Full Form of FIFO
The Full Form of FIFO stands for First In, First Out. FIFO is a method of the costing, valuation and accounting method used for the valuation of the inventory in most purposes, indicates the method where the goods purchased first should be considered earlier in comparison to the goods purchased later for the calculation of the current value of inventory or achieving the cost of sales.
How Does it Work?
It is used in the costing method. When there are multiple items in the inventory which require to be allocated for particular products, the products which are purchased or bought earlier would be considered for the collection of the cost for the product. If it is being used for the calculation for the costing of the inventory, the first product used for the goods would be considered for the expense.
How to Calculate FIFO?
To calculate FIFO, the price of the oldest inventory needs to be traced, and then the cost prices of each unit are multiplied with the units of inventory sold. Then the amount arrived would be the price of the inventory, and the remaining raw material units would be used for next inventory sales.
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To arrive at the cost of sales, inventory plays a significant part in it. An inventory constitutes multiple products or items or self-made goods of the company. So, let’s assume article A has been used raw material for product Y. The Y has 10000 pieces in the finished goods segments, and within the production span, the company has bought X twice in a lot of 4000 pcs each. The first 7000 of X costed the Company at a rate of $10 each, and the remaining 7000 has cost $12 each. So, for calculating the price of Y for the first 10000 units, $10 price would be considered for the first lot of 4000 pieces and $12 for the remaining 6000 pieces.
There are various other methods of valuation except for FIFO, such as LIFO and Weighted Average inventory method.
- LIFO is considered as last in first out. It is generally used in the inflationary economy due to an increase in the prices consistently. It helps in the price checking function of the goods and thus reflects a better inventory pricing and also keeps the profits in the check.
- Another widely used method apart from FIFO is Weighted Average. Weighted Average put weights on the prices of products when these are purchased. Also, In a way, it averages out the prices and removes the bias of earlier or later buys. It helps in providing the real picture of the profits and losses in the financial statements.
Difference Between FIFO and LIFO
- LIFO or Last In First Out is the opposite of FIFO or First in First Out. In LIFO, the most recent inventory is used for calculation of the Cost of Goods Sold. This method could be used once the cost of inventory is rising over the period, and most probably, the cause is inflation.
- If the FIFO method would be used, the cost of goods sold would be comparatively lower to that of the current market prices and would reflect higher profit. To resolve the mismatch of prices, the LIFO method is used in such situations.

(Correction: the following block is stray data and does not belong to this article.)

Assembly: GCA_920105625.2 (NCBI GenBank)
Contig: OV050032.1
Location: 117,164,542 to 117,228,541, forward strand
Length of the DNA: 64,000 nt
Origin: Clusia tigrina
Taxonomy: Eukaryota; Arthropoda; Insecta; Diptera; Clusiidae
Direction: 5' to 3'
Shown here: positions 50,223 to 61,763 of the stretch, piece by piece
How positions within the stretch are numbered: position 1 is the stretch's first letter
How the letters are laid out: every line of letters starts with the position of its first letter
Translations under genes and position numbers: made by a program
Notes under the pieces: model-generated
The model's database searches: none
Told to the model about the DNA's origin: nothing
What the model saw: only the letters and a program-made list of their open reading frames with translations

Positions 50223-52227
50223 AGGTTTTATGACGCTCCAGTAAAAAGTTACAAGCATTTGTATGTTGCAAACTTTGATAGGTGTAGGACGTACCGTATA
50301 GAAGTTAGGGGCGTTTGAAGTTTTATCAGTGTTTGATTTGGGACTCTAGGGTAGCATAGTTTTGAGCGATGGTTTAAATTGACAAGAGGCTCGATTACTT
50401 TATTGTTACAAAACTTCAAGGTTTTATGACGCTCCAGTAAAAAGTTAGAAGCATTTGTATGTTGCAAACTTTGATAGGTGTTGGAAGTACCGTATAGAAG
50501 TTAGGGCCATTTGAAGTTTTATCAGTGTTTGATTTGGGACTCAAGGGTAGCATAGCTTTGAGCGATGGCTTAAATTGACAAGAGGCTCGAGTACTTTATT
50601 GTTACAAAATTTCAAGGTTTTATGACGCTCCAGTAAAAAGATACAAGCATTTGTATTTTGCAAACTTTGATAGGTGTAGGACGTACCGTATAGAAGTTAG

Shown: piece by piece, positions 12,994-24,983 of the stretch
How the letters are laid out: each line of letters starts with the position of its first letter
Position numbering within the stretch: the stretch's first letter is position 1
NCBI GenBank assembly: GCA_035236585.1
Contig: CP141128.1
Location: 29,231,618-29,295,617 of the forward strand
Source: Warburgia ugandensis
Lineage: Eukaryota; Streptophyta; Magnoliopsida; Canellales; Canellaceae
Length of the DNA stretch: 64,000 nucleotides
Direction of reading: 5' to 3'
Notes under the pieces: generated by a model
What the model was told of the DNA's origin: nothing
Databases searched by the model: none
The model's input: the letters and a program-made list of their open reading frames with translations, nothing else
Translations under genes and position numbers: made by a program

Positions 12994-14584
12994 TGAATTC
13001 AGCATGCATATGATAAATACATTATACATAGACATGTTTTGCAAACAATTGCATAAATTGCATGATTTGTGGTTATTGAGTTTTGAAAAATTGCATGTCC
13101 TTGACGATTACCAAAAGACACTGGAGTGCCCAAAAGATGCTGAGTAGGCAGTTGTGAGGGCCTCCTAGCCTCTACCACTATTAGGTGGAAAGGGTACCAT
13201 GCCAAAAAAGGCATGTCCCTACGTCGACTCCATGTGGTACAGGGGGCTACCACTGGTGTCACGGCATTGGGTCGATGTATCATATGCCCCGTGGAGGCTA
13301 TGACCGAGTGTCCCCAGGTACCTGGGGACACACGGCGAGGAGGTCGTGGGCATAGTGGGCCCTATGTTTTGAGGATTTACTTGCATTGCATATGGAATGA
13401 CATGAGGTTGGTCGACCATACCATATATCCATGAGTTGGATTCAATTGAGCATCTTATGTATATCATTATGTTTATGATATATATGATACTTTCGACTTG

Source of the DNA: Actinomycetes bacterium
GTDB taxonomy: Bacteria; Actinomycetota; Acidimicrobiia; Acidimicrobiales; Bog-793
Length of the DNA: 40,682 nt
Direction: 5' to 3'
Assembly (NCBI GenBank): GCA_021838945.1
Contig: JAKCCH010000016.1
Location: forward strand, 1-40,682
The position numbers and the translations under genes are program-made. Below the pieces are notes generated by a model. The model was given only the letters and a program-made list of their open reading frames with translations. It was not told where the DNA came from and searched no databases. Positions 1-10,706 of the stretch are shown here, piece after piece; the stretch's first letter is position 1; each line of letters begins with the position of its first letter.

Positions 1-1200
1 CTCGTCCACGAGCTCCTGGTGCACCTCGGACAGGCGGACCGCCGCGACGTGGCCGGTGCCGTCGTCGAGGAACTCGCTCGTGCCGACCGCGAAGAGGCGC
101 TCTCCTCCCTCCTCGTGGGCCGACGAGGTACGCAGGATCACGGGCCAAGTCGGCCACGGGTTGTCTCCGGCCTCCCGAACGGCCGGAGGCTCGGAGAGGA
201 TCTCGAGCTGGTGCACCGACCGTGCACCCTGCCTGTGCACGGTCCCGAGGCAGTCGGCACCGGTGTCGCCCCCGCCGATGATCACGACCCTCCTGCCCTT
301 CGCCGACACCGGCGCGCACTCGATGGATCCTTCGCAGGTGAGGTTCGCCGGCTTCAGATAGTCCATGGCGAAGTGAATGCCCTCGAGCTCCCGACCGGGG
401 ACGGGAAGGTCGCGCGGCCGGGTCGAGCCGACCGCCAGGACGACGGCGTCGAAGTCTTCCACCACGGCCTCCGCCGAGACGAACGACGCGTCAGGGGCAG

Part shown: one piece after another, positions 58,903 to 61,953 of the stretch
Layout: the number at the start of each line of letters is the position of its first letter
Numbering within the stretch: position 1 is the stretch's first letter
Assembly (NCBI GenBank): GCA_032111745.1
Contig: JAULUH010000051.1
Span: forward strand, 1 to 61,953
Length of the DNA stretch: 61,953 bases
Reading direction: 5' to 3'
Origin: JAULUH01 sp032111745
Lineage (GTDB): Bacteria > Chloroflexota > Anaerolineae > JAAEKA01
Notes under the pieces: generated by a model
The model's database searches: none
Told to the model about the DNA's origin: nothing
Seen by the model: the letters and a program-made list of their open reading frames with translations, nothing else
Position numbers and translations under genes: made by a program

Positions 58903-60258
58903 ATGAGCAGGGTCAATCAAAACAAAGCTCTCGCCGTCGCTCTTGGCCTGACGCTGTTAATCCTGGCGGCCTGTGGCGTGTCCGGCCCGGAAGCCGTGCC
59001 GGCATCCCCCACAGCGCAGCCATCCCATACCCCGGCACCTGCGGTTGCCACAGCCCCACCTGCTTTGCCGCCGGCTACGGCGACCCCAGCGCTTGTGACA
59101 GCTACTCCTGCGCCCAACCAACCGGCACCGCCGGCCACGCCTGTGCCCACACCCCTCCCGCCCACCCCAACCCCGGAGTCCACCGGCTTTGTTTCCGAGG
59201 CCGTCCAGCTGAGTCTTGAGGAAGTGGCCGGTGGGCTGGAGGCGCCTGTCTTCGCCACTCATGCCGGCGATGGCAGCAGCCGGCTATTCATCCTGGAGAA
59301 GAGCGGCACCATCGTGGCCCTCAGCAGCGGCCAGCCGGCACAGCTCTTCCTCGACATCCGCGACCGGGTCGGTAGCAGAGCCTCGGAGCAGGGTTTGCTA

- In maximum industries, FIFO is used because there is no alarming situation where inflation is rising at a higher pace, or the prices of the goods have suddenly shot up.
- In another situation, the FIFO works well because it shows the real cost position as used by the management. It is based on the principle that goods have a shelf life, and if the goods that arrived earlier were not used, it would perish or lose their quality. So, to apply that in the costing world too, the FIFO method is used.
- It also helps to rule out products that came earlier than others to remove the possibility of the minimization of the wastage by taking goods arrived in the chronological order.
- Again, it is a simple idea, and anybody with even a layman’s brain would be able to understand it. It is like deducting on a priority basis of arrival. It is widely used and thus removes the inconsistencies faced by using different methods.
- It removes the manipulation in the accounts as the records available would certify the costs received earlier. Again, most of the time, if the prices are increasing in the market, FIFO tends to increase the profit of the entity, as the goods arrived earlier must have been bought at a lower price.
Few disadvantages of the FIFO method is as follows:
- One of the biggest drawbacks of FIFO is that it tends to inflate the profits in a scenario of rising stock prices or a high inflation economy. As the prices are rising consistently, FIFO would calculate cost based on the earlier purchased product, and that would not provide a fair picture in the financial statement.
- The idea seems simple to apply, but sometimes due to the increased number of products used for preparing a product requires a lot of calculation and to arrive at the price of the earliest stock and to derive the first product, it becomes very clumsy and sometimes leads to clerical errors.
- It only works well if the prices of the goods remain in one zone or do not increase or decrease on multiple bases. It is also challenging to get into an economy which provides precisely the similar prices for the products.
Though the FIFO has some disadvantages in the inflationary price movements, it still provides a lot to the valuation world because due to the simplicity, wide acceptance, and better presentation of the financial records, it poses a better valuation option in comparison to many methods. Also, it is being approved by various tax authorities across nations, making it a suitable choice in selection policies of valuation.
This article has been a guide to the Full Form of FIFO and its definition. Here we discuss how to calculate FIFO, its working, along with an example, advantages and disadvantages. You may refer to the following articles to learn more about finance –